How to Advance the Physical & Intellectual Development of Children

Kids are constantly exploring their environment and watching you at every moment to learn about the world around them and how to act. You can help your child develop the physical and intellectual skills necessary for learning and play, and incorporate skill development into daily life from craft time to mealtime, to make every aspect of learning entertaining and engaging 2.

Provide plenty of opportunities for sensory exploration in your child's daily activities. Encourage your child to squeeze modeling clay between her fingers and rub finger paint between her fingers to explore textures. Talk about different odors as you prepare foods in the kitchen and encourage your child to taste a variety of healthful foods. Play music often and try to incorporate it into games and activities. The purpose is to encourage your child to explore, to learn about similarities and differences, and to further her interest in investigation and inquiry.

Make sensory exploration bags for young children. These are made from sealable bags, filled about half full with a variety of items such as miniature pom poms, paint, dish soap, glitter and vegetable oil. Once sealed, these bags can be squeezed or laid flat and used as mess-free painting projects. Press a finger along the bag to paint by dispersing the liquid inside.

Play imaginative games to let your child try out new roles. When your child plays “house,” she is experimenting and learning through modeling your actions and characteristics. The same experimenting takes place through superhero play or imagination games with fairies, princesses, pirates, animals and any other role your child can try out.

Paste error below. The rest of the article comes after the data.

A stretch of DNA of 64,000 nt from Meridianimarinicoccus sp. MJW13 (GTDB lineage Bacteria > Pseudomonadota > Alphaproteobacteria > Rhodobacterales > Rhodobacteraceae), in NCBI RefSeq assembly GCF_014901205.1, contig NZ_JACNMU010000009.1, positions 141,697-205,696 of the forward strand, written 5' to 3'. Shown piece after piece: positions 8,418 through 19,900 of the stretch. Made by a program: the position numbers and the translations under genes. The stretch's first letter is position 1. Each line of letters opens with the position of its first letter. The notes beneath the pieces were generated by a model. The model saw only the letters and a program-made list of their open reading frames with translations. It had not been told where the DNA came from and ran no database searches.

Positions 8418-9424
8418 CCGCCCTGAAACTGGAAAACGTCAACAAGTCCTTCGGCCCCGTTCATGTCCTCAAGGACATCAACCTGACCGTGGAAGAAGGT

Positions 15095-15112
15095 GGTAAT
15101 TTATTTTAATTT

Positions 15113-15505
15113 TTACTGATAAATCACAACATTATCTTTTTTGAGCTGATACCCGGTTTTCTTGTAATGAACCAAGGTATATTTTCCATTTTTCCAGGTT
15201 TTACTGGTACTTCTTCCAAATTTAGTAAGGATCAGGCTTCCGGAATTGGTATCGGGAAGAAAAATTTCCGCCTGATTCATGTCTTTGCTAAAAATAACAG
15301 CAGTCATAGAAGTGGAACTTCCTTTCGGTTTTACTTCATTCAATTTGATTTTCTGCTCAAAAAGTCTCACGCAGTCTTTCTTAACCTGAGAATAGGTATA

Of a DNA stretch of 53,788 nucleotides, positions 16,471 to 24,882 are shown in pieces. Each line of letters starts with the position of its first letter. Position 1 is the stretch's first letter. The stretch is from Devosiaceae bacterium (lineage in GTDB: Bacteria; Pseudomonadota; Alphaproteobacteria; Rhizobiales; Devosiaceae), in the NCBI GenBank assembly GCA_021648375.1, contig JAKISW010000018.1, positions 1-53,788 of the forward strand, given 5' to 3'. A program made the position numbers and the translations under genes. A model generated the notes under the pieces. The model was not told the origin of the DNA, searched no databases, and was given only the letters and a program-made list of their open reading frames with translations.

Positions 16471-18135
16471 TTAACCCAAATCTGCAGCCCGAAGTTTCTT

Read to your child often and make it an interactive experience. Ask your child questions at the end of sections or pages to develop her listening skills, draw pictures together or events from the story and have your child complete the last word of sentences from familiar stories.

Thread pasta or cereal onto string with young children to improve fine motor coordination. Once your child is older, switch to smaller beads and make jewelry she can wear. Another simple activity that encourages this type of fine motor skill is trying to zip up zippers, snaps and buttons on clothing.

Incorporate coloring into your activity schedule regularly to improve fine motor skills. Start with larger crayons for small children and let older children use smaller crayons, pencil crayons and markers.

Use obstacle courses to develop gross motor skills. Incorporate obstacles that require your child to walk, skip, hop, run, gallop and crawl. All of these activities will help your child with balance, coordination, flexibility and spatial awareness.